Workers on long-term sick leave are entitled to carry forward the four weeks’ statutory holiday deriving from the Working Time Directive (WTD), and to be paid for this leave on termination, even if they are absent due to illness for an entire leave year and have not asked to carry the leave forward before the end of the holiday year. The EAT has previously held that the additional 1.6 weeks of leave conferred by our domestic Working Time Regulations 1998 need not be carried over, unless this is permitted by a relevant agreement. An advocate general of the ECJ has recently given an opinion, in claims brought by Finnish trade unions, on whether the EU Charter of Fundamental Rights (Charter), taken together with the WTD, precludes a national law or collective agreement from limiting the amount of holiday which can be carried over in the event of sickness to the four-week’s leave granted by the WTD.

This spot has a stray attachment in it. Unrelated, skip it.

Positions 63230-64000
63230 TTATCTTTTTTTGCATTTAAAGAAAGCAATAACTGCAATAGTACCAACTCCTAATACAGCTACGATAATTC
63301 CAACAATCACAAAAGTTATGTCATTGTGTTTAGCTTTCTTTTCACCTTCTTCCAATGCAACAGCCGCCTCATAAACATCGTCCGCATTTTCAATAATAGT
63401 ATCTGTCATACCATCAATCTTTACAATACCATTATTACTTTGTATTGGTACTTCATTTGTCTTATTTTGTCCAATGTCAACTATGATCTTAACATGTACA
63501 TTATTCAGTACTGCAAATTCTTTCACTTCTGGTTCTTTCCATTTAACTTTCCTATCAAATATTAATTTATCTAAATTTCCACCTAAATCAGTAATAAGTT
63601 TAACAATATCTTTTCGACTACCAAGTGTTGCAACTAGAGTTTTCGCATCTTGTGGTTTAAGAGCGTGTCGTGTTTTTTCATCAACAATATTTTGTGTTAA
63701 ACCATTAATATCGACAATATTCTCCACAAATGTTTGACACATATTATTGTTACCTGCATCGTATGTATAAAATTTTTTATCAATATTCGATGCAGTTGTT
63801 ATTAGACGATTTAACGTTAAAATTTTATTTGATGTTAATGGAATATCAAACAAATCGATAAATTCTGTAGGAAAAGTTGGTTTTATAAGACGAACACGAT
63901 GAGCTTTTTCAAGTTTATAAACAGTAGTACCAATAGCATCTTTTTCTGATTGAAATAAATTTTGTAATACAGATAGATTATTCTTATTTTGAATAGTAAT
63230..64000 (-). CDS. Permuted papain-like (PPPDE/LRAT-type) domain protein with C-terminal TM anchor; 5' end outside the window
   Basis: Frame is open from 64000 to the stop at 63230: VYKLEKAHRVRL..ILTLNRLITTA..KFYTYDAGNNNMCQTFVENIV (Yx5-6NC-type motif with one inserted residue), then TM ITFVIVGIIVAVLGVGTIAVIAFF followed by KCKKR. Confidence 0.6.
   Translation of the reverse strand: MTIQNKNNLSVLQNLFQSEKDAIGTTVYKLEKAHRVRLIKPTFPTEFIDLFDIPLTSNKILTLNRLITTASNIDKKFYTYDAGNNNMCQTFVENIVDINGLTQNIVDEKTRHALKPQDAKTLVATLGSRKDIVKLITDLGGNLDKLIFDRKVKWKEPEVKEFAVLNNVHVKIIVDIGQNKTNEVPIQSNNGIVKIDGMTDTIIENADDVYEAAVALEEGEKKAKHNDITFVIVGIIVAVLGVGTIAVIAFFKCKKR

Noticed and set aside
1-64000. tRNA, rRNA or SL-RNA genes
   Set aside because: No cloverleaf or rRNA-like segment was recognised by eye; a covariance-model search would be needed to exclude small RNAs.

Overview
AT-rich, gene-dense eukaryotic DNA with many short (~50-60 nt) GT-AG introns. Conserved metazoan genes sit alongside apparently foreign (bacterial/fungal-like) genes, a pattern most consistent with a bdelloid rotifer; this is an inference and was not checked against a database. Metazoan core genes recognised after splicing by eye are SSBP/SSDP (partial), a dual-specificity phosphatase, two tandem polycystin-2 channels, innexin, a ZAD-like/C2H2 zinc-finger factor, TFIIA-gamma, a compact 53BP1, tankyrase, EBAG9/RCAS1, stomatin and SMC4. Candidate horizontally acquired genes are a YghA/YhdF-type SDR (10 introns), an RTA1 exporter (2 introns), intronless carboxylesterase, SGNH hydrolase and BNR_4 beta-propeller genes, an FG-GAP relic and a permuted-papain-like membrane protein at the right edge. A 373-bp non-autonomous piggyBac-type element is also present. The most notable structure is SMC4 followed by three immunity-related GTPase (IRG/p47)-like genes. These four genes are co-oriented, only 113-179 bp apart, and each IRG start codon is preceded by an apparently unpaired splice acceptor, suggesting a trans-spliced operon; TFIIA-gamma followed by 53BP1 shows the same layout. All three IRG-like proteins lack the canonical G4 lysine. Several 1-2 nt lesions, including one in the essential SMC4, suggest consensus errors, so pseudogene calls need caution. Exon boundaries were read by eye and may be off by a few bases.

The trade unions argue that any holiday entitlement under national law or collective agreements, which is additional to the four weeks’ WTD holiday, ought to be subject to the same carry-over rules. In the advocate general’s opinion, the Charter is applicable to situations in which enhanced leave is available under national law or collective agreements, because the WTD provides that EU member states may provide enhanced leave entitlements. Therefore, EU member states must not interpret such laws in a way that is inconsistent with the Charter. However, provided the four weeks’ paid leave granted by the WTD is not impacted, member states can set their own rules on the grant, carry-over and extinction of holidays, which are over and above that minimum. If the full court of the ECJ chooses to follow the advocate general’s opinion, this case should confirm that EAT’s decision in Sood Enterprises Ltd -v- Healy is correct.